There is no hard and fast "law," especially since not everyone has godparents nor are everyone's grandparents still alive.
I'll oversimplify my answer...
If the parents have a will, they can instruct who should receive custody of the children. If no will is available, then immediate family members are looked at first, such as grandparents of the children or aunts and uncles (siblings of the parents). The answer could even be "no one in the family is capable" so the children are placed up for adoption or in a foster care system.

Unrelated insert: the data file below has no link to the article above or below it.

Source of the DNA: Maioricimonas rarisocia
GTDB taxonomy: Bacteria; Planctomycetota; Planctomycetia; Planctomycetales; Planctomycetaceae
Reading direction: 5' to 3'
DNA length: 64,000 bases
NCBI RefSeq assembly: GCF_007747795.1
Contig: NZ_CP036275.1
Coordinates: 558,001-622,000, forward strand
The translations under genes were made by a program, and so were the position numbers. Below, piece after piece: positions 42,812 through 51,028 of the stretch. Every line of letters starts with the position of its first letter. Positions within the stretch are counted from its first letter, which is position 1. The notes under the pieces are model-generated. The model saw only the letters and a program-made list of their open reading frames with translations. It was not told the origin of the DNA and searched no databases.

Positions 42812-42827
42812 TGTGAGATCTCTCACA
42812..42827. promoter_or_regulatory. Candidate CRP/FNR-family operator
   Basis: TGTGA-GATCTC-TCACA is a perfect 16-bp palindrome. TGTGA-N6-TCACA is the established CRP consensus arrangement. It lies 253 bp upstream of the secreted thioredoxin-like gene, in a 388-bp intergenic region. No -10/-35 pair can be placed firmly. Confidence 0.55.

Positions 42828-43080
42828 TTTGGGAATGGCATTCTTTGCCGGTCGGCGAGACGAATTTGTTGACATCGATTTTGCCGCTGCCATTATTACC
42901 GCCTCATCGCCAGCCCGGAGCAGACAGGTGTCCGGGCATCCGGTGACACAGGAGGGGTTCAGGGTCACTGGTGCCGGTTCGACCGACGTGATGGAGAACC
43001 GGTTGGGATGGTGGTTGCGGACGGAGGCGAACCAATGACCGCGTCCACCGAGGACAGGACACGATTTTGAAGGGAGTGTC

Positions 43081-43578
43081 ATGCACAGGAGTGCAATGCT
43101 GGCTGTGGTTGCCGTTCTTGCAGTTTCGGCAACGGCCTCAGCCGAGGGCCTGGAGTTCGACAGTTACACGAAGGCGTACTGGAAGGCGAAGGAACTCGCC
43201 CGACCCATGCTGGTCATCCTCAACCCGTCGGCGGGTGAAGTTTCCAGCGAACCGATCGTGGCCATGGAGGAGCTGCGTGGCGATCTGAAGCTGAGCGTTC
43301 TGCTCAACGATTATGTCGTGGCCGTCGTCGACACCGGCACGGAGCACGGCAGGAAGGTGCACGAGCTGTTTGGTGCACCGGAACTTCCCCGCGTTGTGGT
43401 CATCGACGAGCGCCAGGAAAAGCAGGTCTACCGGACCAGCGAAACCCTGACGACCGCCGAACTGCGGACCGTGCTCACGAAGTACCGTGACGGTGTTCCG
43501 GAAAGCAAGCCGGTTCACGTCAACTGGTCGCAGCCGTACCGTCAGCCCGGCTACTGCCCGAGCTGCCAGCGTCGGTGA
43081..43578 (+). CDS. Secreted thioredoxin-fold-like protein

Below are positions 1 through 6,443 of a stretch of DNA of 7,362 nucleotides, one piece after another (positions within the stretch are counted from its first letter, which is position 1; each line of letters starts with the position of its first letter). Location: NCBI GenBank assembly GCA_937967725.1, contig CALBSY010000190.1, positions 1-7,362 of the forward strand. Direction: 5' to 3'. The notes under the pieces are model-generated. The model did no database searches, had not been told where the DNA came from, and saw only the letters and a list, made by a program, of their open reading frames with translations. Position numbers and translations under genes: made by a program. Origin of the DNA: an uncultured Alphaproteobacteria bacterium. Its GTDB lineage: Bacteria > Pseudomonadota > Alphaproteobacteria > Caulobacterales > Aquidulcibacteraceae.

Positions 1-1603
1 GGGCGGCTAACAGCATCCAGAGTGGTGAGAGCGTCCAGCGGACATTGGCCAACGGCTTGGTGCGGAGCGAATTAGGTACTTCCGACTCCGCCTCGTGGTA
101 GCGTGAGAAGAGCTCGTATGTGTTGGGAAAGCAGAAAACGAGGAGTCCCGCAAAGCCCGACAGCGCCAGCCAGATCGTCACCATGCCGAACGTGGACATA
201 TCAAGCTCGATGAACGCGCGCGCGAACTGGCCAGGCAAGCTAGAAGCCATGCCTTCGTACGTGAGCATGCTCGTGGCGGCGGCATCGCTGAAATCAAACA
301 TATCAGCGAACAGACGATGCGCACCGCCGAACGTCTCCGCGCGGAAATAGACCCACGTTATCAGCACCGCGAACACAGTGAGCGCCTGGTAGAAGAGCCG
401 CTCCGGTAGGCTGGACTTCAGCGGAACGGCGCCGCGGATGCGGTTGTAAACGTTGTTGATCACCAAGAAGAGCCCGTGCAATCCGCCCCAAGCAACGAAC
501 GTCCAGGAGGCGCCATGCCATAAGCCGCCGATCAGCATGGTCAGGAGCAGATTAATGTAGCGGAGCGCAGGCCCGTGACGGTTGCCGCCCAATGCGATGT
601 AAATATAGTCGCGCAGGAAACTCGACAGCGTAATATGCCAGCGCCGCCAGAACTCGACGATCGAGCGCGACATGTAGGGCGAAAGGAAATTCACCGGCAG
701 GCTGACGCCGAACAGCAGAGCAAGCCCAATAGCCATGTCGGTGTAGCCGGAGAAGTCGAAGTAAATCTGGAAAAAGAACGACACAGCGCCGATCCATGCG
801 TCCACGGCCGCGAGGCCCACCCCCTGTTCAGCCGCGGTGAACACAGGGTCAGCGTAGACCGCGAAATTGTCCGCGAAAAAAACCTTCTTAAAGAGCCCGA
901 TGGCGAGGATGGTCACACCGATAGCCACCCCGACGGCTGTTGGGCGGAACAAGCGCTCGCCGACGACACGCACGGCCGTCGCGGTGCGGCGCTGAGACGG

10 months ago
Last edited at 12:07PM on 2/11/2013
God Parents are for the main purpose of religious upbringing and only come into play as legal guardians when natural blood relatives are either unable or unavailable to take the children. (By Catholic standards)
By law they go to whomever the parents deem as the legal guardian in a will as long as that person or persons agree to it. It could be a next door neighbor or a long distance relative. It usually is a close family member though.